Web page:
After years of research, a South Carolina college professor may have discovered the true identity of the author of “The Bondwoman’s Narrative,” a 2002 bestseller written by a female house servant, reports the New York Times.
The book, thought to be semi-autobiographical, puzzled experts for a long time as it chronicled the improbable story of a slave who was influenced by Charles Dickens and Charlotte Brontë; the protagonist later escaped to the North by disguising herself as a man. Historians believed that Hannah Crafts, the book’s author, was a pseudonym, but could not trace her identity.
According to the chairman of the English department at Winthrop University Gregg Hecimovich, the author of the book is Hannah Bond, a slave on a North Carolina plantation owned by John Hill Wheeler. The discovery solves many of the book’s unsolved mysteries.
From the New York Times:
The heavy influences of Dickens, for instance, particularly from “Bleak House,” can be explained by Bond’s onetime servitude on a plantation that routinely kept boarders from a nearby girls’ school; the curriculum there required the girls to recite passages of “Bleak House” from memory. Bond, secretly forming her own novel, could have listened while they studied, or spirited away a copy to read.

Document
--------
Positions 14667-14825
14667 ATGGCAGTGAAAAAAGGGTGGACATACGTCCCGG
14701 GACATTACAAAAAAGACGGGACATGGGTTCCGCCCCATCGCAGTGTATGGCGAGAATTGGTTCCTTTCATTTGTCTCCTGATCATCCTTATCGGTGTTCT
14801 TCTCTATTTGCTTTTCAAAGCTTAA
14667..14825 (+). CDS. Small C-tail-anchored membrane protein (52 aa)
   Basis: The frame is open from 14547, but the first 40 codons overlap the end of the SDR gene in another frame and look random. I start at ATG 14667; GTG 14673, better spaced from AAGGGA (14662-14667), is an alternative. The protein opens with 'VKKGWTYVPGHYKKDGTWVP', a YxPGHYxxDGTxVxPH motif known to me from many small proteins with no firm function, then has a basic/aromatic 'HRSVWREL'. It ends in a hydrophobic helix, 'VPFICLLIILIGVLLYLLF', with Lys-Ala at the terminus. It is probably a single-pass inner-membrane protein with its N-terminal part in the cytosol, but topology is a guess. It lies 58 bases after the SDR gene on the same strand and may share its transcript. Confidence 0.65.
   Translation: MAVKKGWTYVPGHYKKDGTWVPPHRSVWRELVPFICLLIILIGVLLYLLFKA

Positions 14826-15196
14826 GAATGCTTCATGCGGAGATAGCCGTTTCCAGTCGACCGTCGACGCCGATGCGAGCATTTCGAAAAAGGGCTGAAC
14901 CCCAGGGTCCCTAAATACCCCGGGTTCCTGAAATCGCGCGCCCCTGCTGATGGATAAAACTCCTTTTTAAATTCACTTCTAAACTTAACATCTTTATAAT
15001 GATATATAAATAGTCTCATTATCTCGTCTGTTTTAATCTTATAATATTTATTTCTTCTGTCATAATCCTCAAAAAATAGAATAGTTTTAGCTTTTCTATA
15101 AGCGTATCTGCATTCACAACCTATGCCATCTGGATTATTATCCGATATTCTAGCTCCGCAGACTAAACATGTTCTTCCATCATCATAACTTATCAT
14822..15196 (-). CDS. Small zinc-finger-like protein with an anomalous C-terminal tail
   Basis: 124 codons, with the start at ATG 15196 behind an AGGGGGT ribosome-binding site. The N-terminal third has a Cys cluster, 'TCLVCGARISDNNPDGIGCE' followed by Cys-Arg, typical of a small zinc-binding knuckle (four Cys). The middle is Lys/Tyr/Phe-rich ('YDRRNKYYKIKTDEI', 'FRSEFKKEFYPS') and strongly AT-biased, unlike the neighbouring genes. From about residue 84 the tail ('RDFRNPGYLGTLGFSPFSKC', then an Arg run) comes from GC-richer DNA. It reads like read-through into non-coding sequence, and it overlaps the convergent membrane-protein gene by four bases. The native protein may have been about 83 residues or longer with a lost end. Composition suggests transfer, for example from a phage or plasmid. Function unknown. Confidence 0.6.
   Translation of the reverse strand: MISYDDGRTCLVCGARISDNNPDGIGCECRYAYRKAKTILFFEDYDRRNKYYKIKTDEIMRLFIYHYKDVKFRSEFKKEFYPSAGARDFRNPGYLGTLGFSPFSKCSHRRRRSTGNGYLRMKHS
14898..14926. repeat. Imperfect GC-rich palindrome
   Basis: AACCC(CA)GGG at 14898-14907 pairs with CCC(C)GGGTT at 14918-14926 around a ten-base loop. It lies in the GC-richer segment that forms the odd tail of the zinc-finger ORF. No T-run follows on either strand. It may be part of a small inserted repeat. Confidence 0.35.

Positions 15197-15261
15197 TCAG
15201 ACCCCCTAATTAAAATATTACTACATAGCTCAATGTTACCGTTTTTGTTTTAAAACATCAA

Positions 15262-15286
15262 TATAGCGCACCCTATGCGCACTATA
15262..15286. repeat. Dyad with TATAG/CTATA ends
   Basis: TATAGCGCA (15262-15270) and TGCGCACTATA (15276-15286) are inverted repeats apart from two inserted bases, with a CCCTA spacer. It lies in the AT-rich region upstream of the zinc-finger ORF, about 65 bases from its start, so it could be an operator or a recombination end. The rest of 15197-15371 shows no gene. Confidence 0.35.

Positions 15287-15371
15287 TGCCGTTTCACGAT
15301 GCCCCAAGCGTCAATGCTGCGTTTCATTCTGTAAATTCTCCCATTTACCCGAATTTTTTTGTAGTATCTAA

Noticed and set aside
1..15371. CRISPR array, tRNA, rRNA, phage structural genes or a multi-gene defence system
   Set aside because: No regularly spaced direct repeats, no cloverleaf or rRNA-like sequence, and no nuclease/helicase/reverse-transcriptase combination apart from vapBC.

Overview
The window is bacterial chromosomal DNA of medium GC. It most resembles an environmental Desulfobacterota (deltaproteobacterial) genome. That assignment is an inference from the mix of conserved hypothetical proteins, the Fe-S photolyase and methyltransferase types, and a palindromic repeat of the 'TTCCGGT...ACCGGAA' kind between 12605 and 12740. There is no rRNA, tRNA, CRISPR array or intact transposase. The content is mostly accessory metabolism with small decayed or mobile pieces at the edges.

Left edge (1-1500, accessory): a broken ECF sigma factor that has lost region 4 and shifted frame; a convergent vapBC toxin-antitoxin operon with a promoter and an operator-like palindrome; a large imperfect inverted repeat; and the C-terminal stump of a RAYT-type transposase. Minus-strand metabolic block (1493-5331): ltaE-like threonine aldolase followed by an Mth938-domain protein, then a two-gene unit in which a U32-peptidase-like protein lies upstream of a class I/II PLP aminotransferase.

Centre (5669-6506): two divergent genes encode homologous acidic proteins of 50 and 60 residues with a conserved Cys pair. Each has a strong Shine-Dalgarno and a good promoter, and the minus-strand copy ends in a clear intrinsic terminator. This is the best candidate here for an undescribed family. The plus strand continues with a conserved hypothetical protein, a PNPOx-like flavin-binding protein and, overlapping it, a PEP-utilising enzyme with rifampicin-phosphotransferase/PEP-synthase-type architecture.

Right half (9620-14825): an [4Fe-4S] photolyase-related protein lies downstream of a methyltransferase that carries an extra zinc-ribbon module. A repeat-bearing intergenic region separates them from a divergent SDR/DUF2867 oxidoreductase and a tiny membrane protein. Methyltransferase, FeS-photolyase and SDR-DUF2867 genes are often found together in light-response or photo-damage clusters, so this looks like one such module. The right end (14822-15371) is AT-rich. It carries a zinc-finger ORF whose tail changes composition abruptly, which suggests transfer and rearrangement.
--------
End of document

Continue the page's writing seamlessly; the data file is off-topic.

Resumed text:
The research also shows that Bond may have been given a man’s suit by a member of the Wheeler family who was sympathetic to her desire to flee.
Professor Hecimovich, 44, said that he has verified the writer’s identity through wills, diaries, handwritten almanacs and public records. He intends to publish his full findings in a book, tentatively titled “The Life and Times of Hannah Crafts.”
Hollis Robbins, the chairwoman of the department of humanities at Johns Hopkins University, was “totally convinced,” by Hecimovich’s research, saying that she believes its veracity “to the extent that anything historical can be documented without an iPhone picture of her writing the novel.”
African-American history scholar Henry Louis Gates Jr. said that the discovery “revolutionizes our understanding of the canon of black women’s literature.”
“Words cannot express how meaningful this is to African-American literary studies,” he said.